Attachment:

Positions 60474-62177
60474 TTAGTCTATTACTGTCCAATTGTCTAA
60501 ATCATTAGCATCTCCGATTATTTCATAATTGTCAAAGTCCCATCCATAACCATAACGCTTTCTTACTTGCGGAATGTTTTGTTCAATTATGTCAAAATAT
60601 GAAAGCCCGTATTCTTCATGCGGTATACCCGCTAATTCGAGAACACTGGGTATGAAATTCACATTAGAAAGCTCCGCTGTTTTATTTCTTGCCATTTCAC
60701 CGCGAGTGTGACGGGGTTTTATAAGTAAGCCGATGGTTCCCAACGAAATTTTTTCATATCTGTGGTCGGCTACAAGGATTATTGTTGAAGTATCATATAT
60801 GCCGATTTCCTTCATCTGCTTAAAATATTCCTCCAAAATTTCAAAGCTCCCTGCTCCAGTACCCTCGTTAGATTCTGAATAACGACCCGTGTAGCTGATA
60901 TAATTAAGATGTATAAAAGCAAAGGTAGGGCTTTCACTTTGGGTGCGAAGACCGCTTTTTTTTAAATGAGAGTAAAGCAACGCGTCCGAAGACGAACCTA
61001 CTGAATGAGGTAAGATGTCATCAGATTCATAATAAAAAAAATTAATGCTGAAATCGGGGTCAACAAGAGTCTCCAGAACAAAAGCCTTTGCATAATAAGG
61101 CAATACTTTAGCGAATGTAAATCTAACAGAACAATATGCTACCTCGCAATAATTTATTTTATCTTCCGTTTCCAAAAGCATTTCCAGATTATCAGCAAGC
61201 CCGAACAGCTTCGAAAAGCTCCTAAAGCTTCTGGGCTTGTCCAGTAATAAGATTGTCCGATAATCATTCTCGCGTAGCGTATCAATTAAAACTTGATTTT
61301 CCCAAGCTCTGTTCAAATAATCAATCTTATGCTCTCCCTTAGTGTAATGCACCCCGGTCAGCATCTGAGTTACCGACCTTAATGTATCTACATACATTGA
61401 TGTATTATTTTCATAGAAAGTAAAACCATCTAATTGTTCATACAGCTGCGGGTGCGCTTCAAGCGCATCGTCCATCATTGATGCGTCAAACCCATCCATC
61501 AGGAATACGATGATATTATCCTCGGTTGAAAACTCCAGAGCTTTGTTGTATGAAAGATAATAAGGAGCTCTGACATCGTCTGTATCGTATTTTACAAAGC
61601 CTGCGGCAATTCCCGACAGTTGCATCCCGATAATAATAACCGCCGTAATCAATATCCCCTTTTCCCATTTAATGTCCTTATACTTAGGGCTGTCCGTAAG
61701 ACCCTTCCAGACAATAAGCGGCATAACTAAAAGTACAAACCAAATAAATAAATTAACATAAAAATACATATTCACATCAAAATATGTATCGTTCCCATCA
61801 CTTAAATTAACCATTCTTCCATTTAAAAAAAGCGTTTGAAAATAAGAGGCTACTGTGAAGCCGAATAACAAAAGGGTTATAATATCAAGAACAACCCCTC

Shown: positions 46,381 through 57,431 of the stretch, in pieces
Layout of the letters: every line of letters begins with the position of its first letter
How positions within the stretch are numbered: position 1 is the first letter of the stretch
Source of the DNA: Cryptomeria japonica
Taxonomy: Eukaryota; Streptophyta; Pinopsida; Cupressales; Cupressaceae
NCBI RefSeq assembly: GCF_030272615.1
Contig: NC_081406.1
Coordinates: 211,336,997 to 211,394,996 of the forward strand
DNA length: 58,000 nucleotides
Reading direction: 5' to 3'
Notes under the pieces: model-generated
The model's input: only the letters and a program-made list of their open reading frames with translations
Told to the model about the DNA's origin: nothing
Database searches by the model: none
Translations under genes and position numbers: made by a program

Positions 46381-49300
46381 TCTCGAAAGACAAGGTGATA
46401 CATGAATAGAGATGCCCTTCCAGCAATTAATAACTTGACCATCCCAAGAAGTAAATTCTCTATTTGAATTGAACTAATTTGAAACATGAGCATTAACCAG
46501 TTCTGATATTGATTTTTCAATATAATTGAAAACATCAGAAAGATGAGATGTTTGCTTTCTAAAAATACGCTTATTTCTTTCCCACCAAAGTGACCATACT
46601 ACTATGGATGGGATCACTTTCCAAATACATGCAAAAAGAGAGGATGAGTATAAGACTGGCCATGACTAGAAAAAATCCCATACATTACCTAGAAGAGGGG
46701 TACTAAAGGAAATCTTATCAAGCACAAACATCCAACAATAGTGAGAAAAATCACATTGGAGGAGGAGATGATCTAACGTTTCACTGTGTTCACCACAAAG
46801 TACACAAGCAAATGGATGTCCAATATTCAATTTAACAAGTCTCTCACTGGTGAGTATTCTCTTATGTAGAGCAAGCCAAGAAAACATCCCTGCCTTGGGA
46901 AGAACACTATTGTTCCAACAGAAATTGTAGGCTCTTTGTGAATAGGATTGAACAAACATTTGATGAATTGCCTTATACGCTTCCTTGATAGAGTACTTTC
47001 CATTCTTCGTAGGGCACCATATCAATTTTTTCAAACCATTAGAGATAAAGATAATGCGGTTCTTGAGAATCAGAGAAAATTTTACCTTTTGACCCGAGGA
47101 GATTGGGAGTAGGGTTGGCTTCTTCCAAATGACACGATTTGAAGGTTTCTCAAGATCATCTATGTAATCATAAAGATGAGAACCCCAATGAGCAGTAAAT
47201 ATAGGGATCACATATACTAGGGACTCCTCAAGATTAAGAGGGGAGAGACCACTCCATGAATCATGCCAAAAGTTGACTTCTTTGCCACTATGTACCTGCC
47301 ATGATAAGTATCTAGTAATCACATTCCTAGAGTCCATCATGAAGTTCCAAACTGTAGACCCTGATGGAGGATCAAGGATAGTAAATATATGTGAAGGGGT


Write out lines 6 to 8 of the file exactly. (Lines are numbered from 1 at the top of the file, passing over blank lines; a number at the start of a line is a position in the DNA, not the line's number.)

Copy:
60801 GCCGATTTCCTTCATCTGCTTAAAATATTCCTCCAAAATTTCAAAGCTCCCTGCTCCAGTACCCTCGTTAGATTCTGAATAACGACCCGTGTAGCTGATA
60901 TAATTAAGATGTATAAAAGCAAAGGTAGGGCTTTCACTTTGGGTGCGAAGACCGCTTTTTTTTAAATGAGAGTAAAGCAACGCGTCCGAAGACGAACCTA
61001 CTGAATGAGGTAAGATGTCATCAGATTCATAATAAAAAAAATTAATGCTGAAATCGGGGTCAACAAGAGTCTCCAGAACAAAAGCCTTTGCATAATAAGG